ICT Intermediates, Growth and Productivity SpilloversEvidence from Comparison of Growth Effects inGerman and US Manufacturing Sectors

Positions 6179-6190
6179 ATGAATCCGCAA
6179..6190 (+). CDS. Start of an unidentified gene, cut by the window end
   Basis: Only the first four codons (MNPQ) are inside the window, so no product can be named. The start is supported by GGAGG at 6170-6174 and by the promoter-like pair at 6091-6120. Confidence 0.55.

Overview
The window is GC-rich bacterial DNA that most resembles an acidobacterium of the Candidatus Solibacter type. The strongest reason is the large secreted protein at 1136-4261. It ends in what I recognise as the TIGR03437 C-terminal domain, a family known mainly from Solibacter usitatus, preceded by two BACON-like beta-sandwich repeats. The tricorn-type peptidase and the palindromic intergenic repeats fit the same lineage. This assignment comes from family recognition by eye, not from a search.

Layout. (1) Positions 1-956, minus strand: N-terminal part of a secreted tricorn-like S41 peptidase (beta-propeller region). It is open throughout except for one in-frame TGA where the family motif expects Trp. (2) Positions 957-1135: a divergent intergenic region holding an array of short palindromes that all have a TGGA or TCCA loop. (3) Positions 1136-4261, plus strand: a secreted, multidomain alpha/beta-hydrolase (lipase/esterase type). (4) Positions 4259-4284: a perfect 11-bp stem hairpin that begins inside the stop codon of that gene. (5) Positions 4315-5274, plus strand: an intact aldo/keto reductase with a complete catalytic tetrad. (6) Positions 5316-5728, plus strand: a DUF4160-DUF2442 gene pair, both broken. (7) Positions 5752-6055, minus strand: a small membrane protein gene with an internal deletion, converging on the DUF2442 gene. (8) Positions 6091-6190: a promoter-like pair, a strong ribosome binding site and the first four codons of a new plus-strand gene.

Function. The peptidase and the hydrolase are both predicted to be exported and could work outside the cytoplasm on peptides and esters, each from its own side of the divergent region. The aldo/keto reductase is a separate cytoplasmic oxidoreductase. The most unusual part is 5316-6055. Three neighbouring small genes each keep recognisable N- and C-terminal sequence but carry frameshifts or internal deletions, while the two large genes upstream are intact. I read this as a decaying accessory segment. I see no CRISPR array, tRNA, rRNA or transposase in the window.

Recent pre-crisis growth accounting exercises attribute strong productivity growth toincreased investments in information and communication technologies (ICT), especiallyduring the mid-1990s. EU-wide stylized facts about a growing US–EU productivity gapare confirmed for Germany, particularly showing no substantially economy-wide effectsfrom ICT for German sectors. Tracing the effect from ICT during the period 1991–2005,this study takes a different view by expanding the concept of value added to gross output,additionally including different types of intermediate inputs. The findings suggest thatimported intermediate inputs played a more dominating role in Germany than in the US,particularly imported non-ICT and ICT materials, although domestically-produced ICTmaterials were important as well. In the US, main driving forces were domesticallyproducednon-ICT services and ICT materials, even though imported ICT materialswere on the upraise post 1995. Moreover, there were decisive differences is countries’TFP growth rates with about twice the size in the US. According to robust econometricanalysis there have been strong spillover effects from increasing domestically-producedICT materials in German TFP growth, while for the US TFP growth originated fromincreasing imported ICT materials. It will be argued that these different productivityeffects stem from different functions of ICT in the production process. However, TFPgrowth differentials between Germany and the US during 1991 to 2000 are explained toa great extent by strong US TFP growth in the Electrical & Electronic Machinery sector.
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